I was visiting some young friends in my hometown of Knoxville, Tennessee, enjoying a lovely summer evening with steaming food and cold refreshments. When I visited their bathroom, I noticed something surprising. This household had a stack of soap from a small, local company that included tantalizing varieties like Honey & Oatmeal and Cucumber & Grit. There was even a marijuana-infused soap. (I would have named this “Dope Soap” … but nobody asked me.)
Handcrafted soap is not a cheap or random purchase. Some of these bars are selling for ten times the cost of a bar of Ivory soap.
I was intrigued. Why would this young married couple on a budget be turning their backs on famous brands and products that had been built by some of the world’s greatest companies?
So, I asked my young host. “Ivory soap has been marketing to you for your entire life. Why did you buy this local soap instead of Ivory, or Dial, or Dove? Why do you love this brand?
She thought for a moment and said, “I’m not sure I would say I love this brand. But I love the hands that made it.”
In this simple statement, she articulated such a profound idea and a source of the cataclysmic shift focusing us to rethink what it means to be a business, a brand, and a marketer today.
She went on to tell the story of this local soap company and its founders:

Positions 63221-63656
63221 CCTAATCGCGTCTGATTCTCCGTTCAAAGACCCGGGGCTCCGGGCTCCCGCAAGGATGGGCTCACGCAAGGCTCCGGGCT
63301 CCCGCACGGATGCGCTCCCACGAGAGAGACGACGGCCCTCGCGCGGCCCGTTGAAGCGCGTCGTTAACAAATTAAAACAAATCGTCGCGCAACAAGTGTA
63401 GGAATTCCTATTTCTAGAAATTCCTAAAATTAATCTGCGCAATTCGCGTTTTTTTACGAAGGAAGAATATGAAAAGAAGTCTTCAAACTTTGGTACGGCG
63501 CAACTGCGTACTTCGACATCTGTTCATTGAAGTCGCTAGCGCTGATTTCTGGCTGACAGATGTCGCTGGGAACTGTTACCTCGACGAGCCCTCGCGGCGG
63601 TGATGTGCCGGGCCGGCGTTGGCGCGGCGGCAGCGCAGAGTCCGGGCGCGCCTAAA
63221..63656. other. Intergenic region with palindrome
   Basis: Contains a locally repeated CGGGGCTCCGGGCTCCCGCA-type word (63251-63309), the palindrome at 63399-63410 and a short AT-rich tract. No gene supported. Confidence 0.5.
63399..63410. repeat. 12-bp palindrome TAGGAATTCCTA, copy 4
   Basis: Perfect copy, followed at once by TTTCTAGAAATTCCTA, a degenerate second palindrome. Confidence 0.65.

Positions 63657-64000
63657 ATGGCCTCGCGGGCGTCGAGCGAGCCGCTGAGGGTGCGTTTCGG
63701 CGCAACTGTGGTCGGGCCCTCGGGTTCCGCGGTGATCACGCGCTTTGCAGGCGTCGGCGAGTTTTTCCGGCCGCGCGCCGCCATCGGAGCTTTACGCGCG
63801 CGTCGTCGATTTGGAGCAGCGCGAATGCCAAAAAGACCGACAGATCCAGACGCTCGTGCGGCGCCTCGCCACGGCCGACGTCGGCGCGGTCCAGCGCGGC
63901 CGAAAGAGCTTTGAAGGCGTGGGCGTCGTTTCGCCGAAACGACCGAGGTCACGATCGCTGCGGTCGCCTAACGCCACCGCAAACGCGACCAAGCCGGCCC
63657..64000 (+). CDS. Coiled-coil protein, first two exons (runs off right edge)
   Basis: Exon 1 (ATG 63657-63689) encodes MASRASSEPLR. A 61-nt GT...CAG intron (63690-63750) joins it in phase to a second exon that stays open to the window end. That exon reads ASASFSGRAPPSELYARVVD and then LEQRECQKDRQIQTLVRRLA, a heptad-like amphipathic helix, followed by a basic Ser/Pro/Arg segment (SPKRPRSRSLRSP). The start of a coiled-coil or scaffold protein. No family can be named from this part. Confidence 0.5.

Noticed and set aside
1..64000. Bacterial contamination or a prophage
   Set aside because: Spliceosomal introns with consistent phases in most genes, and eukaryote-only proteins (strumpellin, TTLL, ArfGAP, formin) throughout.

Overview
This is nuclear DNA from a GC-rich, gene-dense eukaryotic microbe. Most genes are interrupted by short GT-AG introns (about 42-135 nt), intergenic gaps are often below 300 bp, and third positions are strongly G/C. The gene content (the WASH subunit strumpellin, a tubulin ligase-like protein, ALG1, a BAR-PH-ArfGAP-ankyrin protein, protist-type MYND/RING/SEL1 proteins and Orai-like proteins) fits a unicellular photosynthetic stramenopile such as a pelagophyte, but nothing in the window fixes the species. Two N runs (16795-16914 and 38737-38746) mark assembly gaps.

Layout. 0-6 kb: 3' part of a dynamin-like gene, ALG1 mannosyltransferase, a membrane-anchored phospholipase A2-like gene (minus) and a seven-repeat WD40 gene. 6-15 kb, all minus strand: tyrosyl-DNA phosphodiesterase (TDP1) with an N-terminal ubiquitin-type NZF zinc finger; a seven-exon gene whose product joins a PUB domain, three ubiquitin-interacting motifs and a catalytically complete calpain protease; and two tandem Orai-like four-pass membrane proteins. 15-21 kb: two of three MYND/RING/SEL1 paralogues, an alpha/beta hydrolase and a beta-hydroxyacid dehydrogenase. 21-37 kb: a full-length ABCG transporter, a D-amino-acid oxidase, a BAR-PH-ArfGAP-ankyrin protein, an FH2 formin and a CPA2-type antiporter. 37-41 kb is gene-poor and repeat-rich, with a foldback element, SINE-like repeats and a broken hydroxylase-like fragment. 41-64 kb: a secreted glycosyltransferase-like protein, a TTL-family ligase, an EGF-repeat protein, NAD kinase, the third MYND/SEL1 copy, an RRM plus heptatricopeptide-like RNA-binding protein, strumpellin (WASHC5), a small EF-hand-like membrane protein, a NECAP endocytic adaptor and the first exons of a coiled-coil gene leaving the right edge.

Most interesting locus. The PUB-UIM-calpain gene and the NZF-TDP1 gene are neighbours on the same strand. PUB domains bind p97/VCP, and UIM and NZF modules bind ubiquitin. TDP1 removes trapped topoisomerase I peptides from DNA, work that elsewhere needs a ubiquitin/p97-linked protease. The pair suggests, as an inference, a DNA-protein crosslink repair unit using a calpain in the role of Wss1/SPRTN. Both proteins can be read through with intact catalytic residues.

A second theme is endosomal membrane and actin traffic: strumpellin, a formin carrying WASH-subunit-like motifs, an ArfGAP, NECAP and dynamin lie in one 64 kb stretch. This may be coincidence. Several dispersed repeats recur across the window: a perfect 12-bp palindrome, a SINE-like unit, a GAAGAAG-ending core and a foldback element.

“I’ve met the owners, and they’re awesome people,” she said. “They make a product with a purpose. They’re committed to building a healthy and sustainable business in our hometown. They care for the environment, and they’re using natural, locally sourced ingredients. They want to build a business based on integrity, and they treat their employees really well. I know that because I’ve met them, too. That’s important to me. They’re involved in our community, and I see them at our local Make Movement events. The soap company owners want to make this a nicer place to live, like I do. These are people I can believe in, and I want to support them, no matter what they sell, really.”
I asked her if she had ever seen an ad for this soap.
“No. In fact, I can’t remember the last time I was an ad for anything.”
I think if you told this story to a Proctor & Gamble marketer from 1970, she would think you just fell out of the sky. My young friend is saying that advertising doesn’t matter to her. In fact, she’s immune to it. She paid ten times the price of a bar of Ivory soap because she believed in the vision of the founder. To her, that’s more meaningful than the soap’s price, product, placement, or promotion – the classic “Four P’s” of marketing. What the heck is going on here?
– from “Marketing Rebellion: The Most Human Company Wins” by Mark Schaefer